Born in the Netherlands, Margaretha Geertruida Zelle (1876-1917) traveled to Java, Indonesia, at age 18 in response to an advertisement for marriage placed by army captain Rudolf MacLeod. Two children ensued; however, the marriage foundered and ended in divorce in 1907. Zelle sought solace and escape from domestic circumstances by immersion in Indonesian culture, especially traditional dance forms. By 1897, she had joined a local company.
In 1903, Zelle moved to Paris where she performed on horseback and supplemented her income by posing as a model for artists. Zelle’s specialty became exotic dancing, inspired by her training in Indonesian dance. Influential contemporaries in dance included Isadora Duncan and Ruth St. Denis, both significant figures in 20th-century modern dance which found inspiration in Asian and Egyptian cultures. In 1905, Zelle was invited to dance for Émile Guimet, owner of an oriental art museum. Guimet encouraged Zelle to adopt a more evocative stage name than Lady Gresha McLeod, the one she had been using. As early as 1897, she had written to a friend that she wanted to dance under the name Mata Hari, a Malay phrase for “sunrise.” Mata Hari made her debut at the Musée Guimet to a select audience, causing a sensation, not least of all because her performance included dancing nude.
During World War I, Zelle traveled freely across borders due to the neutrality of the Netherlands. Unfortunately her movements drew attention, and in 1916, en route from Spain to England, she was detained by Scotland Yard for questioning by Sir Basil Thomson, who was in charge of counter-espionage. Zelle was eventually released. In 1917, radio messages between Madrid and Berlin reporting on activities of a German spy, codenamed H-21, were intercepted by French intelligence which identified the spy as Mata Hari. Zelle was arrested in her room at the Hotel Plaza Athénée in Paris. She was accused of spying for Germany and causing the deaths of fifty thousand soldiers. She was tried, found guilty of treason, and executed by firing squad on October 15, 1917.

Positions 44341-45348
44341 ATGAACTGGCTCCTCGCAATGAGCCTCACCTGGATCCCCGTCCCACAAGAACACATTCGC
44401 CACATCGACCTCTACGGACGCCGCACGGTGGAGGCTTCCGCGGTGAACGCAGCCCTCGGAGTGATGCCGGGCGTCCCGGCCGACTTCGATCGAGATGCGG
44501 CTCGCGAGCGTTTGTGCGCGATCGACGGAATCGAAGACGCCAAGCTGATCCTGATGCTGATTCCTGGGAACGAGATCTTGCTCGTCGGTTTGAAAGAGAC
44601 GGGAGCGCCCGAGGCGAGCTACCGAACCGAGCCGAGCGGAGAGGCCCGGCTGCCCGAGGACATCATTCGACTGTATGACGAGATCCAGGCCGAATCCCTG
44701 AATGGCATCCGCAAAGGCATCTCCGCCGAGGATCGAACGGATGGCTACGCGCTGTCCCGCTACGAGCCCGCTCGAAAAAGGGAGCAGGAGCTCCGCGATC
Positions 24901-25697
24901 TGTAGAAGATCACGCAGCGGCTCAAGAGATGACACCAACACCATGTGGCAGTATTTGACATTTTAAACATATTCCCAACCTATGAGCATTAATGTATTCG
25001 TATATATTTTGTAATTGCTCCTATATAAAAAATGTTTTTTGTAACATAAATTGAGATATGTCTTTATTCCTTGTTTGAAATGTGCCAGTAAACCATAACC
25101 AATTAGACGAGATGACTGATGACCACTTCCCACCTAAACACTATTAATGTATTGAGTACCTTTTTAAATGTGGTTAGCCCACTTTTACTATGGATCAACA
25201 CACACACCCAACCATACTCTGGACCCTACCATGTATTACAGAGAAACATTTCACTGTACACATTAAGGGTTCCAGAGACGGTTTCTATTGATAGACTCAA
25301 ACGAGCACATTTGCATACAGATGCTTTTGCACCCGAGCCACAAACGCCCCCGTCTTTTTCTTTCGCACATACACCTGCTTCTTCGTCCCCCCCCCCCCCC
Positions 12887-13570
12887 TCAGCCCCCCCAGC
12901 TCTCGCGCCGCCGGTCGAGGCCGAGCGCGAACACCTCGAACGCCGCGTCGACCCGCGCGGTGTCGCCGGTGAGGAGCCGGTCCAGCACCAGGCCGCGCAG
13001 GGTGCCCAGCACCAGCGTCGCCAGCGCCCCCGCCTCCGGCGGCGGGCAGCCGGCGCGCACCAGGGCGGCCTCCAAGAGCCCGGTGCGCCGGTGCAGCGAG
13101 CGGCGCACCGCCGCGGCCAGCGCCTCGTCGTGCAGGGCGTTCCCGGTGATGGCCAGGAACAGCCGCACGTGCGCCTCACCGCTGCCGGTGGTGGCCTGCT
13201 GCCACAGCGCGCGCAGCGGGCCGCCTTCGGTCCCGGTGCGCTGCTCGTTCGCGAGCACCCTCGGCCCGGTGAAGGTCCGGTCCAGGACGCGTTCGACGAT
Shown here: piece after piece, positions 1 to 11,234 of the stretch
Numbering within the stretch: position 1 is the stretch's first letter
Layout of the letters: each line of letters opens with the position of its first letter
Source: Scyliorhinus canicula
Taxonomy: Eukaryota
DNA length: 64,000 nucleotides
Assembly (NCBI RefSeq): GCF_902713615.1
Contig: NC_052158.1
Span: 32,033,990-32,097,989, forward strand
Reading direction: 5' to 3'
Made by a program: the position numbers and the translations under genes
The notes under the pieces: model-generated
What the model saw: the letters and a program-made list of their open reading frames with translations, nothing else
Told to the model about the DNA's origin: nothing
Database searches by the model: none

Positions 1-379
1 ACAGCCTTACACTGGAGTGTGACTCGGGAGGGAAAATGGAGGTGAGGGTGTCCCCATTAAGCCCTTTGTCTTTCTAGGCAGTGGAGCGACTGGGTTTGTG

In 1985, official case documents, which were to remain sealed for a hundred years under the authority of the French Ministry of Defense, were opened at the behest of biographer Russell Warren Howe. He was able to reveal that Zelle was innocent of the charges of espionage. Her body was never claimed by any family members, and was accordingly disposed of for medical study. Her head was embalmed at the Museum of Anatomy in Paris; however, in 2000 archivists discovered that the head, as well as other body parts, had disappeared without record. The Frisian Museum in Zelle’s native town of Leeuwarden exhibits a Mata Hari Room and is dedicated to collecting research materials on her life.
Shown here are letters written by Zelle to Jean Hallaure, requesting assistance for safe passage to Vittel, a spa that Zelle frequented. Hallaure was a second lieutenant in the Deuxiѐme Bureau (the intelligence branch) of the French Ministry of War, with whom Zelle was romantically involved and who was ultimately responsible for Zelle’s arrest. Biographer Pat Shipman vividly recounts this episode in her book Femme Fatale: Love, lies, and the unknown life of Mata Hari (2007).
All are welcome to see the Mata Hari letters located in the Miscellaneous Manuscripts Collection GTM.Gamms430, Box 3.
Lisette Matano, Manuscripts Archivist
June 24, 2016